The Power to Say “No”

How often do you say “No” at an educational institution? This isn’t about the power of positive thinking and offering encouraging words to students. It’s about saying “No” to things that get in the way of learning.

Over the years, I’ve honed in with students on learning. What is it? How do they do it? How can they improve as learners? What type of classroom set up helps us learn best? How do we structure our day to learn best? Learning is exhilarating, engaging, fun, exhausting and helps us grow as individuals. I love actively learning with my students and love it when we’re all surprised and disappointed it’s lunch time or snack time or home time.

Why, though, does so much want to get in the way of students learning? Here are a few things that can get in the way of real learning:

  • assemblies
  • performances
  • meetings
  • a billion standards
  • standardized assessments
  • busywork
  • worksheets
  • excessive data collection
  • lots of celebrations

Sure, all of these could be learning experiences (I think). However, overuse of many of these things is hindering learning.

Today, I said “no” twice to these things and ended up looking like the grumpy teacher. I’ve heard the phrases, “But we always do this.” “It’s cultural.” “The kids expect it.” “The parents really want it.”

What’s behind my “NO,” though, is time and learning. I want my students to be the best learners they can be. I want them to flex their mind muscles and their body muscles and be active lifelong learners who can reflect and change the world. Most teachers want this.

Recently, teachers in Seattle, Washington, went on strike for more pay but also to enforce some other ideas that help with student mental and physical learning –like more recess and an end to the use of standardized test scores to evaluate them. Teachers across the US want to get rid of standardized tests, in large part because they take so much time out of learning.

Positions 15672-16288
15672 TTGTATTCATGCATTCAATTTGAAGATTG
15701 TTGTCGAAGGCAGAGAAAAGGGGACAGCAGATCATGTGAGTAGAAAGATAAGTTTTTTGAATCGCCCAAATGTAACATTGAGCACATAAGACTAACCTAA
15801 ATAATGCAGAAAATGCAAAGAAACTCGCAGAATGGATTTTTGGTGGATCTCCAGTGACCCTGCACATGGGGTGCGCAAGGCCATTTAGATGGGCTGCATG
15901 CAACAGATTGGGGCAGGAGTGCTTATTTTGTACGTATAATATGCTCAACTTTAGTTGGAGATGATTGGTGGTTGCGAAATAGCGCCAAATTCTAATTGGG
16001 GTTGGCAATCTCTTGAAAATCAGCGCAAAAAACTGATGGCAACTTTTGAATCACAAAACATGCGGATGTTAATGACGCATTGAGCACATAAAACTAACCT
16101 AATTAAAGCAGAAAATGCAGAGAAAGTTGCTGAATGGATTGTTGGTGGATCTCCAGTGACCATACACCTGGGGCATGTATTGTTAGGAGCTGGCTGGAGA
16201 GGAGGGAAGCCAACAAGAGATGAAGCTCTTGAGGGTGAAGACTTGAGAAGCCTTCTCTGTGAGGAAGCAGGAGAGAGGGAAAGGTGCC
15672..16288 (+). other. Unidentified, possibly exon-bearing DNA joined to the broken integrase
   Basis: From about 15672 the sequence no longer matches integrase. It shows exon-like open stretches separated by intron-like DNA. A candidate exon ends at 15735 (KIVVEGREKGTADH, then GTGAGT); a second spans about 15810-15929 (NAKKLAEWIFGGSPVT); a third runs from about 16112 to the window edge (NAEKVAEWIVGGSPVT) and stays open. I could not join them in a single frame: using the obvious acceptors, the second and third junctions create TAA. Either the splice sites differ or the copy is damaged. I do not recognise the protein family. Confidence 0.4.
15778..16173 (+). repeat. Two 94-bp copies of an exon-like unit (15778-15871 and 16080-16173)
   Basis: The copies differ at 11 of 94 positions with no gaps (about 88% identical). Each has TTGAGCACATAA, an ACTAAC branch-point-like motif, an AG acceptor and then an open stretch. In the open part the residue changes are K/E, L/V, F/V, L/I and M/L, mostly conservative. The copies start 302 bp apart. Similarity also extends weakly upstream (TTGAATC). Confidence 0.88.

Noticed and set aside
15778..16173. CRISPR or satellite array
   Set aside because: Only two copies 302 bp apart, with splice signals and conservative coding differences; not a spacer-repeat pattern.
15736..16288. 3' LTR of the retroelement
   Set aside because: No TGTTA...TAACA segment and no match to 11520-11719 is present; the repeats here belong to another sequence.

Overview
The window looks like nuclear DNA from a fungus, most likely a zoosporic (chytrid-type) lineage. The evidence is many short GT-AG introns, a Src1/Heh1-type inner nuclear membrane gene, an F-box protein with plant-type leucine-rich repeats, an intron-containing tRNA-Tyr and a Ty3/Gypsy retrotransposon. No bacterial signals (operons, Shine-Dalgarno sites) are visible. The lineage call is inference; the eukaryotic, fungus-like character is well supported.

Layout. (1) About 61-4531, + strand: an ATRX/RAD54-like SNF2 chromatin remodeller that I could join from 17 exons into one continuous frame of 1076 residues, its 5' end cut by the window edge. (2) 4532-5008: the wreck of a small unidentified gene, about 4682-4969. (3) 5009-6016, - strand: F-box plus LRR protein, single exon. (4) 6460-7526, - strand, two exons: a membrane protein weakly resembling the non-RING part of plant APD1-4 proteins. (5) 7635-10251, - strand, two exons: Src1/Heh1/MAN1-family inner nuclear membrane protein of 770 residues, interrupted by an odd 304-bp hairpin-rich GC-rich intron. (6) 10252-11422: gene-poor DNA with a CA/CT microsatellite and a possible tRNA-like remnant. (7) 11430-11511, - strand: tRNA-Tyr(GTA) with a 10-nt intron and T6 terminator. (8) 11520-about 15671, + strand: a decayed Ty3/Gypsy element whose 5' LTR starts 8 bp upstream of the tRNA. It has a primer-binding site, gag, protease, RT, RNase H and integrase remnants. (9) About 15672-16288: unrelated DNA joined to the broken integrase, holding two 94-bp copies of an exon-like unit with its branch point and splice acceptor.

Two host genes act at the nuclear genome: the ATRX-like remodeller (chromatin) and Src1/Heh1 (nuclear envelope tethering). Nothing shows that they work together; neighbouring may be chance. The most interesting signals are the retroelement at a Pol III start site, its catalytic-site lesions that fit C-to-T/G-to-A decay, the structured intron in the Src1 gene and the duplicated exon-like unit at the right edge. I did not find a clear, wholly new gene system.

A great short talk titled “What Gets Cut?” that I listened to recently came out of Learning2 in Manila this year. In it, Reid talks about time and all of the standards required in schools. Both the PYP and Common Core have an impressive 129 standards that need to be met…just for 3rd grade. Is this excess of standards helping or hurting our learning?

I agree with Reid. My cup is full. My students’ cup is full, and we just want to learn.

Do we have the power to just say “No?”

About kdceci

I am a grade 5 teacher in Bangladesh. I have a daughter in middle school who has always been learning in an IB curriculum. From the US originally, I have been in Asia the last seven years. I am passionate about inquiry-driven education, collaboration, and ensuring kids get to continue to be kids that play, create and think as long as they can. Outside of school, l love to write, read, hike, run, meditate and travel.
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4 Responses to The Power to Say “No”

  1. Gosh… your post resonates so much with me. Well, yes it has always been a struggle as a teacher to be able to take that stand amidst all kinds of external pressures and distractions. Hence, it helped me as an administrator to support teachers in this arena. What I have managed this year, is to mark the majority of celebrations as learning experiences linked to the international days as listed in the Global Engage calendar. They were chosen also to be marked by the grades where there was a UOI match. This resolved a lot of the time crunch we tend to feel as teachers in completing a process of inquiry through with minimum interruptions.

    As an administrator now, it is always a challenge to maintain this much required stance.

    Best wishes,
    Abhi

    Like

  2. Erika Victor says:

    This post really spoke to me today- so much so that I sent it on to my teammates. It feels more necessary than ever to say no at the right times.

    Like

  3. Dee says:

    Great post – Food for thought but will it be feed into and eaten by our current Education systems throughout. MORE is LESS! We need to look a balanced diet in education if we really want to nourish our students’ growth and learning.

    Like

  4. Dee says:

    Great post – Food for thought but will it be fed into and eaten by our current Education systems throughout. MORE is LESS! We need to look a balanced diet in education if we really want to nourish our students’ growth and learning.

    Like

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